5a Vernacular

Question for Seller re-situates images in a different context and in so doing allows for a new dialogue to take place. Reflect on the following in your learning log:
• Does their presence on a gallery wall give these images an elevated status?
• Where does their meaning derive from?
• When they are sold (again on eBay, via auction direct from the gallery) is their value increased by the fact that they’re now ‘art’?

C&N [1, p.80]
Fig. 1
Question for Seller
Nicky Bird

Q1 It undoubtedly does. This drifts is back towards the is photography art? debate that I began considering at the beginning of Part 5 and to which I must return in due course. The answer to that question (so far) is that after decades of debate, it was decided in the affirmative through museums and galleries exhibiting and selling photographs alongside paintings etc., thereby de facto establishing its parity status. This also legitimised photography-only galleries, a ball which Stieglitz had started rolling as long ago as 1905 with his gallery at 291 Fifth Avenue NY. As noted above, Question for Seller was commissioned by Belfast Exposed which defines itself as ‘Northern Ireland’s premier contemporary photography organisation’. By appearing in the gallery (see fig. 1) , the QfS images become part of an artistic entity rather than unwanted snaps. It remains questionable whether each image becomes an art object in itself: it can be argued that their new status is only conferred by virtue of being parts of the curated entity.

Q2 This has already been touched upon: their new meaning (because it is new and it only exists by association) is bestowed through the process of being chosen by Nicky Bird and one of her criteria was that no-one else wanted them, there were no other bidders: they were therefore judged to be of zero interest and zero value by the ebay cognoscenti.

Q3 In my personal view, not at all. I value and cherish vernacular photographs, but only if I choose and acquire them myself. The fact that these have been chosen by Nicky Bird and shown at Belfast Exposed does not interest me. That said, I would not be surprised to learn that others might want to buy them.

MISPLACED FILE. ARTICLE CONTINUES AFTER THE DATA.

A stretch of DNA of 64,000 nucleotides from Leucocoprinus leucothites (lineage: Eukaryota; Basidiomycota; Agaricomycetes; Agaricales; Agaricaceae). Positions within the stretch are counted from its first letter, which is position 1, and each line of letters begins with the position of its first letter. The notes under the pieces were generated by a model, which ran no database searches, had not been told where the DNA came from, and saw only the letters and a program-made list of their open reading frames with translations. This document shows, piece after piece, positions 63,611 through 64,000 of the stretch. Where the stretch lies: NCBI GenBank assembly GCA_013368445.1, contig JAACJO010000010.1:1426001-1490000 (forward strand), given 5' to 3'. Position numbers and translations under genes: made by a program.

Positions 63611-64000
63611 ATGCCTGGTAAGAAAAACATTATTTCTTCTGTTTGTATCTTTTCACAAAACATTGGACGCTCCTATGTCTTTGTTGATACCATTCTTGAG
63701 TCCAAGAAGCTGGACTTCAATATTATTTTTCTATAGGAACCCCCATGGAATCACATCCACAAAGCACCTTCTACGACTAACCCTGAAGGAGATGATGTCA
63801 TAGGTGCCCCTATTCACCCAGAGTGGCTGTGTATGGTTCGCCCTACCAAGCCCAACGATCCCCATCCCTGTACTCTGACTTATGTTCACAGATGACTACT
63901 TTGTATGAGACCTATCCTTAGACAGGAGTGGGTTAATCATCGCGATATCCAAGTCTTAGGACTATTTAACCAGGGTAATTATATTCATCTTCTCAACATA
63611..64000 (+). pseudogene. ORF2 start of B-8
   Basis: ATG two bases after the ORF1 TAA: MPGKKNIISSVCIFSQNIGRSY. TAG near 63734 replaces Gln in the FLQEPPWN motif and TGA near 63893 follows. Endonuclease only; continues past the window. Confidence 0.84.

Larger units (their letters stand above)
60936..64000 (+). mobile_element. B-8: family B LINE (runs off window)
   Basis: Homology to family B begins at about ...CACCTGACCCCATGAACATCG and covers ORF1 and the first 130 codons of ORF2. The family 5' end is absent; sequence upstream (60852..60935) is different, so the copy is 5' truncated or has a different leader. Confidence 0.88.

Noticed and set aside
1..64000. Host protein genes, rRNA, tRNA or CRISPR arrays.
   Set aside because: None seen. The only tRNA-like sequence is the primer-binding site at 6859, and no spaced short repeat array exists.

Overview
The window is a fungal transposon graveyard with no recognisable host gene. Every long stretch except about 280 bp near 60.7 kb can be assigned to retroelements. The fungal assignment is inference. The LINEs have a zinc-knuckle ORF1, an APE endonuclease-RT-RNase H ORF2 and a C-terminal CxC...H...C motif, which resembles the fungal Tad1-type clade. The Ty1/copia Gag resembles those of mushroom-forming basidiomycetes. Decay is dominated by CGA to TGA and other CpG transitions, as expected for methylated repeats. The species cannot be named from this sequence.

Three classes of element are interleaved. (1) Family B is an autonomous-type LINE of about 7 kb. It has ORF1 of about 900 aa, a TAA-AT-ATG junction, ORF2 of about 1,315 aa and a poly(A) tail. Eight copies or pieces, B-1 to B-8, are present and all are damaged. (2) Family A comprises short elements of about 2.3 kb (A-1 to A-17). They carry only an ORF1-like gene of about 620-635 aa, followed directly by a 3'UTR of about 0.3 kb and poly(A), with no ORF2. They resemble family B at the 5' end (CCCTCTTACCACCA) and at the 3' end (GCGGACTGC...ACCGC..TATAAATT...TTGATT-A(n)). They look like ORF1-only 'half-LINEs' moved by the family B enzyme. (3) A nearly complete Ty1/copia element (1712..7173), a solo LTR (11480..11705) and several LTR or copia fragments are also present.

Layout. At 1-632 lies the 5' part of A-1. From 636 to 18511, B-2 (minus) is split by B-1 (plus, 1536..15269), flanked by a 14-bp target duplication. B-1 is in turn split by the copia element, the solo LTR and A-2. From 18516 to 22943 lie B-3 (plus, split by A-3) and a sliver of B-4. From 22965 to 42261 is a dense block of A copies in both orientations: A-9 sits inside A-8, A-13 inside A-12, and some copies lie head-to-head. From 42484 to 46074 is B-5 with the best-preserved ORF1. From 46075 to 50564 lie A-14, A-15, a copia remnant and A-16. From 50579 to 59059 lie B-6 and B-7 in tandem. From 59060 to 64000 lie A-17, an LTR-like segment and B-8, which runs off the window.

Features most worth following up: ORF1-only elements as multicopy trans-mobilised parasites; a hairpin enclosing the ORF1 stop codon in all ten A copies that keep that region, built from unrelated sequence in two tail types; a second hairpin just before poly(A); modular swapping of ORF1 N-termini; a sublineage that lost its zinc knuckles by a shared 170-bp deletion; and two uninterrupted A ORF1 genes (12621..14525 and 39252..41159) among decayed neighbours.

My profound admiration for the Cohen Collection is another matter entirely. The act of curation in this case is done to creative effect.

Fig. 2
from The Fae Richards Photo Archive,
Leonard & Dunye

Some are born with photo archives ,
some assemble photo archives (Cohen and Bird)
and some have photo archives thrust upon them (Broomberg & Chanarin).
 But Zoe Leonard and Cheryl Dunye created their own entirely spurious piece, The Fae Richards Photo Archive, fig. 2, to fill a void they identified in photo-history.
Leonard and Dunye concluded that African-American women were under-represented and set out to remedy that with images of their fictional Hollywood star.

Q. Do you have any archives that you could have access to? Might you be able to use it for
the beginnings of a project? Blog about some ideas that you could come back to some

A. As luck would have it, I have the perfect digital equivalent of the found archive. A year or so ago I spent £30 on ebay on a Canon S120, a surprisingly able pocket camera which came with a memory card that had not been cleared by the previous owner. I have always been in two minds whether should reformat it, but I never have. The contents are the world travels of an aging couple meeting (it is assumed) friends and family. It would be interesting to adopt their personas and create a fictional account of their lives.
It would also make an excellent starting point for a who-done-it.


1. Boothroyd, S (2017) Context and narrative. Barnsley: Open College of the Arts.